Heard on Main Street: You are too blessed to be stressed.
My friend, Joan Druett, is a maritime historian and well-known writer who lives in New Zealand. Like all of us, she is in lockdown. She wrote that she “was playing online bridge with three American bridge friends (never met, but chat and play a lot together) and my groceries arrived, so I left the table, saying I had to go down and get the trolley. When I came back, they were wondering in the chat box what a ‘trolley’ might be. They had decided I probably meant the shopping cart —- which I did.”
Then she went on: “The building keeps a trolley cart in the trolley room, so when the grocery truck arrives, you can wheel the trolley outside the secure lobby, the man fills it, we wave at each other (no contact), and I wheel the trolley into the lift (elevator), put the stuff on my kitchen bench and then take the trolley back down.” Then she said, “The bridge was quite enlivened by all that.”
I could not help but note that her husband would have loved this way of getting groceries. Her dear husband Ron died a few months ago in Hospice. They moved from a house on a steep hill, where their groceries then had to be carried up two flights of stairs. Their view overlooked the deep gorge surrounded by mountains where “Lord of the Rings” was filmed.
We sometimes forget the whole world is going through all this at the same time.
I am getting low on toothpaste, so did a scramble looking for the small samples from the dentist. I use them on trips, so it took me a while to remember where to look. Found one still in its box, but it did not say toothpaste. Instead the only legible words were Gum Detoxify. It took glasses and quite a while before I got to where it said it was, in fact, toothpaste. No, it did not even say that. It said, after a lot of other words, you could use it to “brush teeth.” Of course, if that is the hardest thing I have to do all day …
That is my biggest problem with this stay-at-home thing. I feel guilty when I go out, but the smallest things become major issues. I do enjoy all the help and phone calls and email. That may be a problem for me when all this is over.
Then there is the extreme need for distraction. The Vineyard Haven library now offers Creativebug, a new online crafting resource. Go to creativebug.com/lib/marthasvineyard, and sign up with your library card number. If you have a problem, email firstname.lastname@example.org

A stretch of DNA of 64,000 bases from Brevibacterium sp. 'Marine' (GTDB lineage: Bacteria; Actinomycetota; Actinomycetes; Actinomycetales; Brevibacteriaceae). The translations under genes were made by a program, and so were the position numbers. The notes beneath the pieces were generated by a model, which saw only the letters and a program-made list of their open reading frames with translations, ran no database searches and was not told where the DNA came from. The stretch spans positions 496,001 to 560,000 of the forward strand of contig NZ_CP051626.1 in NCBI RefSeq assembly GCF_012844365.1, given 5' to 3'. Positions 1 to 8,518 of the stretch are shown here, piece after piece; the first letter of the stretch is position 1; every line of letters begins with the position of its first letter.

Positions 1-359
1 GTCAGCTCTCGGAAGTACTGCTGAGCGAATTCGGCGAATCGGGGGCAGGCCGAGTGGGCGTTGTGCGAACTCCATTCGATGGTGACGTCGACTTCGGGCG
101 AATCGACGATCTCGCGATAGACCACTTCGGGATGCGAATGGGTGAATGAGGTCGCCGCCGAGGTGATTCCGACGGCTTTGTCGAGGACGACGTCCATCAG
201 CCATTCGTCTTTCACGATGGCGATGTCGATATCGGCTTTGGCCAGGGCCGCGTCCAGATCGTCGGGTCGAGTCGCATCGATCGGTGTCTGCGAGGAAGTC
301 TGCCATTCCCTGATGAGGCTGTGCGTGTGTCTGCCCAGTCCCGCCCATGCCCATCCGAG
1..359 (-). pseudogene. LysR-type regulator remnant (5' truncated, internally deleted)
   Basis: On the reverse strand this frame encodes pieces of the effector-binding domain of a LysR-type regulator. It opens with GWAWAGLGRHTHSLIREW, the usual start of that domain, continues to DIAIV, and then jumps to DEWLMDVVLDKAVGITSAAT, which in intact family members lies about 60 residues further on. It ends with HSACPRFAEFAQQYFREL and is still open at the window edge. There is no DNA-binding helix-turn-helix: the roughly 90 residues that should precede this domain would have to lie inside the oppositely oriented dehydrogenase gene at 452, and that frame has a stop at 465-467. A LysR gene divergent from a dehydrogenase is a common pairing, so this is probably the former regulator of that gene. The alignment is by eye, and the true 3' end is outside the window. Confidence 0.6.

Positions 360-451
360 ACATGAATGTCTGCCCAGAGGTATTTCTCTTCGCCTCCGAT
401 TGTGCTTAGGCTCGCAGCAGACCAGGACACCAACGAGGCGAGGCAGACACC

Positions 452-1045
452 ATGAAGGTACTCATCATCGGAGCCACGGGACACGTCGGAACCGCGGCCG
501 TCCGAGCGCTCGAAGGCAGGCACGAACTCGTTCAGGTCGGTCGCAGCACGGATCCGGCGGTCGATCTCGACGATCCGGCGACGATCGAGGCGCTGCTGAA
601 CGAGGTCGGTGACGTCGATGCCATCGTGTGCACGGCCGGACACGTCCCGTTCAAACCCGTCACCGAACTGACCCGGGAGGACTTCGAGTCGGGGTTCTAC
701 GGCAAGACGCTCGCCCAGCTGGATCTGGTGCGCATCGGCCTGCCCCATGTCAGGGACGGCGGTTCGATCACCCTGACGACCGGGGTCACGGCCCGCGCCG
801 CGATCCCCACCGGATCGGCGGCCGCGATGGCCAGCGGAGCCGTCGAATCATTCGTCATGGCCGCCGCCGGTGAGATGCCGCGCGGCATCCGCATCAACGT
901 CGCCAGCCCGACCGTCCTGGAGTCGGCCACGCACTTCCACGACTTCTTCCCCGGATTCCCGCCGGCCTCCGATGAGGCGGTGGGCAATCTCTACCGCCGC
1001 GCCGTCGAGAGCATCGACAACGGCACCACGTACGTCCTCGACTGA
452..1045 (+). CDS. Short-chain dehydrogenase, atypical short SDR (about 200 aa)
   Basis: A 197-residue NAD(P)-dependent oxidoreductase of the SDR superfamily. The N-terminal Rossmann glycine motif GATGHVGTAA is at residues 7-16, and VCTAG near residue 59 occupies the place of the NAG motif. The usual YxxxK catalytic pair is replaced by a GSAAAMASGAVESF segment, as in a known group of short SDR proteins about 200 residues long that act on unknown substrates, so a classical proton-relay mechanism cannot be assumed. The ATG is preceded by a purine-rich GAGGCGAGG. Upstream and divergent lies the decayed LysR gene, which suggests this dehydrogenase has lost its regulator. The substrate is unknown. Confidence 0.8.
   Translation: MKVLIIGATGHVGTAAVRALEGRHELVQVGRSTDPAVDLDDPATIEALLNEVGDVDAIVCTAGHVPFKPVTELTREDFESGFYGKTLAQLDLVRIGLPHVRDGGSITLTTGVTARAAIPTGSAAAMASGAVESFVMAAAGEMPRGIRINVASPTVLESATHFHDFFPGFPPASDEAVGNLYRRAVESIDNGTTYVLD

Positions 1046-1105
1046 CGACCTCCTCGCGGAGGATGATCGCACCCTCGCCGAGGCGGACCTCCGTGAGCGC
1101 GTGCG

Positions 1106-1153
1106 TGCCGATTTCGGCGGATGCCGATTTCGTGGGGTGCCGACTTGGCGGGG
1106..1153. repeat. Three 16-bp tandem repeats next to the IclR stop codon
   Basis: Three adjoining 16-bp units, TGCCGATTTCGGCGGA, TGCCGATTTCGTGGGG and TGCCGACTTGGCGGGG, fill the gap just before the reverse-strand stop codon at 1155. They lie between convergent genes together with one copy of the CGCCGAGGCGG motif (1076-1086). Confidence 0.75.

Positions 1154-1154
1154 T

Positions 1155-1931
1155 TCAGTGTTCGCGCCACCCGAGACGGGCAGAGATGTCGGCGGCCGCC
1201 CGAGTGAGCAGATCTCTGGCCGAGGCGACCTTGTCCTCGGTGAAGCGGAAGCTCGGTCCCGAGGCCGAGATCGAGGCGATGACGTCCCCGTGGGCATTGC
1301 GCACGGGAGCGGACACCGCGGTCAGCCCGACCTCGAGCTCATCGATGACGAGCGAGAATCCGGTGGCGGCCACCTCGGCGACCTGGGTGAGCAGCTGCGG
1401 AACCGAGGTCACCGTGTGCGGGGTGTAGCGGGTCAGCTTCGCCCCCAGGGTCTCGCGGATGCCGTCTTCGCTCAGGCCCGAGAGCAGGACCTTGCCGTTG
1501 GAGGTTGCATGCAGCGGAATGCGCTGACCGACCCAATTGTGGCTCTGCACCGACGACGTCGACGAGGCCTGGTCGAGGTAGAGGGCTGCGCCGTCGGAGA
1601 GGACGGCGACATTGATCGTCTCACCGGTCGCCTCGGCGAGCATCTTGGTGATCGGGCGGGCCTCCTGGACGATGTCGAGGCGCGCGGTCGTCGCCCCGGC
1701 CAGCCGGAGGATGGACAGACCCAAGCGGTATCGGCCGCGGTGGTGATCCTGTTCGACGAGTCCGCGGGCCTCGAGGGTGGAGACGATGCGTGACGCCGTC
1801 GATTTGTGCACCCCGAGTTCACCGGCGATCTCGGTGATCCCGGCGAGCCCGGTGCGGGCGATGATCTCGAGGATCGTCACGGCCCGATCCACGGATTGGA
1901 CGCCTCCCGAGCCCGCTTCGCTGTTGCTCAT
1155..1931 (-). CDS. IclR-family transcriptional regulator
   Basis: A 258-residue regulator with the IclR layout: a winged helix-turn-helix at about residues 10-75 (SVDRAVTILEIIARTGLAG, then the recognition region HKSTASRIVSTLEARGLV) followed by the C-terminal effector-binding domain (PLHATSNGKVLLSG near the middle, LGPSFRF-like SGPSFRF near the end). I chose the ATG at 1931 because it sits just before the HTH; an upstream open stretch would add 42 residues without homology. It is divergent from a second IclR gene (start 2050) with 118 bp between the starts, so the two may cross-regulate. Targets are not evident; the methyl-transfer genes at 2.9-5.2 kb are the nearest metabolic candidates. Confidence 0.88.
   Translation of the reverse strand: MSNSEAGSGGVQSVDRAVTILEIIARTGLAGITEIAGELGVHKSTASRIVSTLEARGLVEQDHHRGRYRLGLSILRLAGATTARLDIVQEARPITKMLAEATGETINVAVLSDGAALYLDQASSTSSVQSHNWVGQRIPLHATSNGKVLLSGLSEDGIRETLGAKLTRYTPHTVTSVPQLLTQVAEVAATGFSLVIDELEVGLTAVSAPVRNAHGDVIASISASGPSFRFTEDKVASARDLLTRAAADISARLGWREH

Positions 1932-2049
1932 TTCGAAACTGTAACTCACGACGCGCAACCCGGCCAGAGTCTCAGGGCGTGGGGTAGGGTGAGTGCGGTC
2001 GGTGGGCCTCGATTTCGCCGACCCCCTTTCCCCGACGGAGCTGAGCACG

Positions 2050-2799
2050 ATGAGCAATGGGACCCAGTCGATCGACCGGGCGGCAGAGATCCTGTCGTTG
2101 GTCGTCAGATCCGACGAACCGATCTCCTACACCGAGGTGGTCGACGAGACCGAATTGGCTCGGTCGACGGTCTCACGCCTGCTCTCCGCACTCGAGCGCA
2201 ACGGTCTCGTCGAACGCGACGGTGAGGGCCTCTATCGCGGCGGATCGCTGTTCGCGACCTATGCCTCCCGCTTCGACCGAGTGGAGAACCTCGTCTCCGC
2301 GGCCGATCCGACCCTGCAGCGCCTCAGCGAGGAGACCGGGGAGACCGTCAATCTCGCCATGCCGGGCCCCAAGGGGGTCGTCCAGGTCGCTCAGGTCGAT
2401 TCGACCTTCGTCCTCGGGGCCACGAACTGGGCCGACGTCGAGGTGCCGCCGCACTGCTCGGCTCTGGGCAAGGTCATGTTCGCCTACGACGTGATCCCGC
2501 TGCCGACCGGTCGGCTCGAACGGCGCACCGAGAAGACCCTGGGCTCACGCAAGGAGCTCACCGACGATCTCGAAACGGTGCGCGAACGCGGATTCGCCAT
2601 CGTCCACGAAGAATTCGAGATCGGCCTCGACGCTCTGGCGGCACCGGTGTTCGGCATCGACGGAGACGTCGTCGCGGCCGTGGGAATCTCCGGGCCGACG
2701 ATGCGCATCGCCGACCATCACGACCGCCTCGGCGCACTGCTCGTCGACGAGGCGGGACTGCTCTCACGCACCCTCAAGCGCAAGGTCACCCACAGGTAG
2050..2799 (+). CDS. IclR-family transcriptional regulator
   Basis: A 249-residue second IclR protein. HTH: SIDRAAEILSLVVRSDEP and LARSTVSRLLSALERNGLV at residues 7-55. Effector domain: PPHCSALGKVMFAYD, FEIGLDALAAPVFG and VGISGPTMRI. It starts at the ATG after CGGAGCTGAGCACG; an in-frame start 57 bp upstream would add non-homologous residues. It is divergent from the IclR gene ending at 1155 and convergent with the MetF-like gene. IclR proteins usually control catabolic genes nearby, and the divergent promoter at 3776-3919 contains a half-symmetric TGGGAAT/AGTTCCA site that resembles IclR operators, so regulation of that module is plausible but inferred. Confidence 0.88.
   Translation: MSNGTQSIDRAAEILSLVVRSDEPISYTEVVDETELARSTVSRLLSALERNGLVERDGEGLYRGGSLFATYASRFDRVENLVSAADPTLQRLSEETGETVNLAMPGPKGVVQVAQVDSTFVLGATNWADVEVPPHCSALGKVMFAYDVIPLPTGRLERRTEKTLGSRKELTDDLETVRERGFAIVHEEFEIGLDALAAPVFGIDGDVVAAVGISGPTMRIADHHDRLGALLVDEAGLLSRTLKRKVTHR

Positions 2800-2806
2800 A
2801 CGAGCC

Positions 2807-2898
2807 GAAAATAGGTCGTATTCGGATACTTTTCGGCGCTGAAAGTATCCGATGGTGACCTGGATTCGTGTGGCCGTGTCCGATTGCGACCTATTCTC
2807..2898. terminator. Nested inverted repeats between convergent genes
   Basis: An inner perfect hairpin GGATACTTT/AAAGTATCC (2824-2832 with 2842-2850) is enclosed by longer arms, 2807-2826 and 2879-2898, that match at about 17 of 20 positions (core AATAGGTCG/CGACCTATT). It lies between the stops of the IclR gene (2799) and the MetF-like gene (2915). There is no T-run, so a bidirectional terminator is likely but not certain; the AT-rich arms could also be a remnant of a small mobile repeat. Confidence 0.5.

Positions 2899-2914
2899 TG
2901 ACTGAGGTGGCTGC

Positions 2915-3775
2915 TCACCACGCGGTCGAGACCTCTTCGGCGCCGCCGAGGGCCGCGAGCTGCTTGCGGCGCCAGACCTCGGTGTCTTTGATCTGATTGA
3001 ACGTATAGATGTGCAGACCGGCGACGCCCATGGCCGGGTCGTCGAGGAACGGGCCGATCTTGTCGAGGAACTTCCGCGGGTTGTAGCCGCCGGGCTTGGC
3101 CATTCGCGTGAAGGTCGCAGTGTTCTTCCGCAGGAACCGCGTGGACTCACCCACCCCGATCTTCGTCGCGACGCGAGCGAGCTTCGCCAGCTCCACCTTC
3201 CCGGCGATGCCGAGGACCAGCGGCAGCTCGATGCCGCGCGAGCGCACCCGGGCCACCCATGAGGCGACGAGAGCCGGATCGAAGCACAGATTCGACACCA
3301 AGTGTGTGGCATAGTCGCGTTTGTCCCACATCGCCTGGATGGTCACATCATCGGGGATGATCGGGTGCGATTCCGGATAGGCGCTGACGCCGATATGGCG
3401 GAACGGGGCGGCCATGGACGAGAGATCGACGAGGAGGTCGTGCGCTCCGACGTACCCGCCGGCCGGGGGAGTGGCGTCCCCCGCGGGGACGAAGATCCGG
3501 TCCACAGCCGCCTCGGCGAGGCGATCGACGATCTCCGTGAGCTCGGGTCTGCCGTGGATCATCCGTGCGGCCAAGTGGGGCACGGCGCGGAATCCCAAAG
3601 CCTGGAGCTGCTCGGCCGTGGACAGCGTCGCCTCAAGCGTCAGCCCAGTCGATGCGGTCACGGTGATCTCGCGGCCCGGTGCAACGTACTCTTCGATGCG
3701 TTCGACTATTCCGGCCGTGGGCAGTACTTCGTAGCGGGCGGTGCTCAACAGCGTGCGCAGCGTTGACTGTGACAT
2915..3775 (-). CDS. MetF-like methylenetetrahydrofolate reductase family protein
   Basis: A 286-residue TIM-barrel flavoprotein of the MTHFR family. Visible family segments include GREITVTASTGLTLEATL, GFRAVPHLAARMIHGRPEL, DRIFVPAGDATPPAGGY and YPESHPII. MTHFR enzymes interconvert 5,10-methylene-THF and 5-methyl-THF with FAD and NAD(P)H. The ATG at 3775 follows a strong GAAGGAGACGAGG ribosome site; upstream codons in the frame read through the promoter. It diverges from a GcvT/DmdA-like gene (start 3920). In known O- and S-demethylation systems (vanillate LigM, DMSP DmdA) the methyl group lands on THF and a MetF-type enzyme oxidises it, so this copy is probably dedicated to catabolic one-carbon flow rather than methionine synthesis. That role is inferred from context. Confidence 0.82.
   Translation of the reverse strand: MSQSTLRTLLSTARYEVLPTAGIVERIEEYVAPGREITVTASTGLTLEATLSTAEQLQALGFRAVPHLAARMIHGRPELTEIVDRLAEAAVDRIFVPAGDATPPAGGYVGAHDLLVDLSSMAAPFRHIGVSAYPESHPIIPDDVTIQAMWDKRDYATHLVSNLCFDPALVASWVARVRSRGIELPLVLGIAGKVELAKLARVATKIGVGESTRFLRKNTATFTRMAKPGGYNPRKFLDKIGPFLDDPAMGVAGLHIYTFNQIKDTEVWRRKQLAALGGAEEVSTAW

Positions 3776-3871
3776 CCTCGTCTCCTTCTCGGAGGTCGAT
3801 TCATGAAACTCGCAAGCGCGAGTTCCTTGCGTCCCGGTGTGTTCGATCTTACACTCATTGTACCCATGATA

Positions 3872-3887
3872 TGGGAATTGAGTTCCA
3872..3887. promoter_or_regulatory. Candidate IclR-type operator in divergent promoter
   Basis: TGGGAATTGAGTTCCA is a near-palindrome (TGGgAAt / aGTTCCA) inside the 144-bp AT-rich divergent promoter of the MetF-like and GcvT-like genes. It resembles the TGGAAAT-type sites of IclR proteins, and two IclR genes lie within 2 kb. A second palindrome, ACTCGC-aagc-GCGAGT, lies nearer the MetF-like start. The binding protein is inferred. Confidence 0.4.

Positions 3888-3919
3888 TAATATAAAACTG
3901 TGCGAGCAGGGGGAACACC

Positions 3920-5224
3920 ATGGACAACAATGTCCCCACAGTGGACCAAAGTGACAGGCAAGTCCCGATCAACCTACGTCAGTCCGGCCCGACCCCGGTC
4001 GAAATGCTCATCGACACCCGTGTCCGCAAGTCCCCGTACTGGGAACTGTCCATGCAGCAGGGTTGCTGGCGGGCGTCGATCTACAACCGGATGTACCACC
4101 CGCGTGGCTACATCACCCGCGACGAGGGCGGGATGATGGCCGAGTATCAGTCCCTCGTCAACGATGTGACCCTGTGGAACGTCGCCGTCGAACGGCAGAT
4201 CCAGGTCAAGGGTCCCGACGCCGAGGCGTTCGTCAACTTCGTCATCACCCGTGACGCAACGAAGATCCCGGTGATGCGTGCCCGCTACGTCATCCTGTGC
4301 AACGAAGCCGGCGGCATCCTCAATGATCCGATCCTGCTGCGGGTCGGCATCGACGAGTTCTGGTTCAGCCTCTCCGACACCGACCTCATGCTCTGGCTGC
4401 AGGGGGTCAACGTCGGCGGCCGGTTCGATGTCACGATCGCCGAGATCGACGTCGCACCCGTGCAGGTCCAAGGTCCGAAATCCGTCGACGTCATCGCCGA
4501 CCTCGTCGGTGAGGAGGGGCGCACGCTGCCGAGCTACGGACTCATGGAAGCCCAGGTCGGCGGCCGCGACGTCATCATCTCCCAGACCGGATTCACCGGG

You will find hundreds of clear and easy-to-follow video classes that you can enjoy anytime and at your own pace. They include art and design, sewing, knitting, and a special section for kids. There are quick and easy projects, too. Try it. It’s free and very well done.
And, if you have kids, you should check out bit.ly/2z3iFq6. The VH library offers an activities online newsletter for kids.
If you have any desire to draw, or even are experienced, you might want to check out Elizabeth Whelan’s online art programs. The Vineyard Haven library says that her online art programs will continue weekly at 11 am on Wednesdays throughout the summer. These events are held on the Zoom meeting platform, so an email address and Internet access are required. Prior to each event, email email@example.com or call the library in order to receive the Zoom access code. Topics include drawing feet or urban sketching, and art collection as experience. She sounds amazing.
And if you are more adept at such things than I am, you should know there is a new CLAMS Library Network App to download. The old one no longer works.
Congratulations to Ann and Allan Davey on Saturday.
Big bunches of birthday balloon wishes go out to Elaine Ciancio tomorrow. Saturday belongs to Olyvia Houston. Wish the best on Sunday to Ann Nelson, Shawn Townes, and Leah Ellis. Betsy Edge and Ann Haller enjoy their special day on Tuesday. Sparkling wishes for a very Happy Birthday go to Kristina Ivory and Kylie Townes on Wednesday.
Heard on Main Street: You do need only two tools: WD-40 and duct tape. If it doesn’t move and it should, use WD-40. If it moves and shouldn’t, use duct tape.
If you have any Tisbury Town Column suggestions, email Kay Mayhew, firstname.lastname@example.org.